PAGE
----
British Columbia

Frustrations mount over derelict Penticton, B.C. house

Frustrations are mounting over a rental property in Pentiction, B.C. that's been described as everything from derelict to "a crack house."

Neighbour calls for city to enact new bylaws to deal with problem home

A Google street view image of the rental property at 377 Winnipeg St. in Penticton, B.C., taken in 2016. Neighbours say since then, windows have been smashed and the hydro has been cut off with tenants using kerosene heaters and gas generators. (Google Street View)

Frustrations are mounting over a rental property in Pentiction, B.C. that's been described by a neighbour as everything from derelict to "a crack house."

The City of Penticton has received numerous complaints about drug use at the home from residents concerned about safety in the neighborhood.

This week, those frustrations were aired at city hall by Matt Taylor, the owner of a neighbouring apartment building.

"Your own bylaw people say they won't go on some of these properties without two people," Taylor said.

"What do you do about the people who live beside them? If I was a young lady, or even myself, I'm 65, I weigh 165 pounds. I don't want do deal with these guys."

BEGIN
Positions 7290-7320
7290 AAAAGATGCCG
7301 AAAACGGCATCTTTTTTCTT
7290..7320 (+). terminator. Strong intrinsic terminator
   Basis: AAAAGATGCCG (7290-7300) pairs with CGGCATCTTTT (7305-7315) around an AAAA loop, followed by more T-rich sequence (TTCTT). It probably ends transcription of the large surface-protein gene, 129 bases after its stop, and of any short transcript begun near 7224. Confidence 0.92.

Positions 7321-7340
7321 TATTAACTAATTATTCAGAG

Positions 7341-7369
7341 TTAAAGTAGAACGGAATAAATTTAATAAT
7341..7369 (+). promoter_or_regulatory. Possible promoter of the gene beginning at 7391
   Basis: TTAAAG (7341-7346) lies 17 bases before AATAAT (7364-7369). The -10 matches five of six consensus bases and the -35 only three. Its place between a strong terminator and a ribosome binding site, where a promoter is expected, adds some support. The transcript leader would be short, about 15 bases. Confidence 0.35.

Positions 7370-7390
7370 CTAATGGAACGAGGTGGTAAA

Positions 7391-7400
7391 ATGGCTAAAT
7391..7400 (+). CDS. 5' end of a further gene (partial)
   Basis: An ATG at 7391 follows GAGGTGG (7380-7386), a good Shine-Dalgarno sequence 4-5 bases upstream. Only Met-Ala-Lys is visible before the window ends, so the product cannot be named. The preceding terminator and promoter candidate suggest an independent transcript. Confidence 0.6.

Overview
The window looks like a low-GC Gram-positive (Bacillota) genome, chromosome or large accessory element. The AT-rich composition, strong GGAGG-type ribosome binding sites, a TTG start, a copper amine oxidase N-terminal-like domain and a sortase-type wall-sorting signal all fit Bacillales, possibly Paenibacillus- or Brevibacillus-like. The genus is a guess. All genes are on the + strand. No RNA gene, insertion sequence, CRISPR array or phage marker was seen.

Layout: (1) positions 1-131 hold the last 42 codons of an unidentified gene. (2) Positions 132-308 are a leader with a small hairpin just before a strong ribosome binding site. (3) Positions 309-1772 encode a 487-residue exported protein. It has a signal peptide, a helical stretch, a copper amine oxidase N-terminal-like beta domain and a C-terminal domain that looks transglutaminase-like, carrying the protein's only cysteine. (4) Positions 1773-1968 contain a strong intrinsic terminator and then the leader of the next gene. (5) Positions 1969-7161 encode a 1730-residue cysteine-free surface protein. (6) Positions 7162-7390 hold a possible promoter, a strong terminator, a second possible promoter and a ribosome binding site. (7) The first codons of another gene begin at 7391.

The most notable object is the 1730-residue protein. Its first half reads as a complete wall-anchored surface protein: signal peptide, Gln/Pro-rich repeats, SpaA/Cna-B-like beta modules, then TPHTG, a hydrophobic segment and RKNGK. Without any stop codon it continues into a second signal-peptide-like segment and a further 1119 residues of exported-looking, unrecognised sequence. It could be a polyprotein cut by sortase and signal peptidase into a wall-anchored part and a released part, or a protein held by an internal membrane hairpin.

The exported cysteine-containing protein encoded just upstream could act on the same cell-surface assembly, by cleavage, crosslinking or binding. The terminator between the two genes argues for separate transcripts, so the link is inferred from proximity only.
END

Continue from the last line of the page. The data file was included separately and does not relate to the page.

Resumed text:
Neighbour calls for stronger bylaws

Taylor described the building as "essentially uninhabitable" with windows smashed and tenants now using kerosene heaters and gas generators since the hydro was recently shut off.

Taylor brought his concerns about the property to city council in October 2017.

This time he urged the city to develop stronger bylaws and condemn the building.

"[Bylaw officers] just don't have the tools to deal with this," Taylor said.

"I think it's your problem. Other cities have dealt with crack houses. I just don't see what tools you have to deal with a crack house."

Penticton chief administrative officer Peter Weeber said he believes the city's existing bylaws are adequate.

Weeber said the city is doing a number of things to address the problem house, but he said privacy laws prevented him from going into specifics.

"The reality is that we have to follow the process and unfortunately processes take time," he said.

'We are at a loss'

The issue of drug use and nuisance behaviour isn't specific to just the home on Winnipeg Street, Weeber said.

"We are having similar problems throughout the community in the downtown area, all our parks, virtually every quiet corner, all our trails. We are at a loss on how to address it all."

Putting pressure on landlords of derelict properties is one way to bring about a solution, said councillor Judy Sentes in an interview with CBC News.

"We have imposed a system of fines. Every time we have to attend the property, there will be a fine of some consequence," she said.

"This sort of blatant neglect of one's own personal property really is harmful to the city and takes away from the whole neighbourhood. It's truly unfortunate."

CBC News contacted the Penticton RCMP and the owner of the rental property but has yet to hear back.

ABOUT THE AUTHOR

Brady Strachan

CBC Reporter

Brady Strachan is a CBC reporter based in Kelowna, B.C. Besides Kelowna, Strachan has covered stories for CBC News in Winnipeg, Brandon, Vancouver and internationally. Follow his tweets @BradyStrachan

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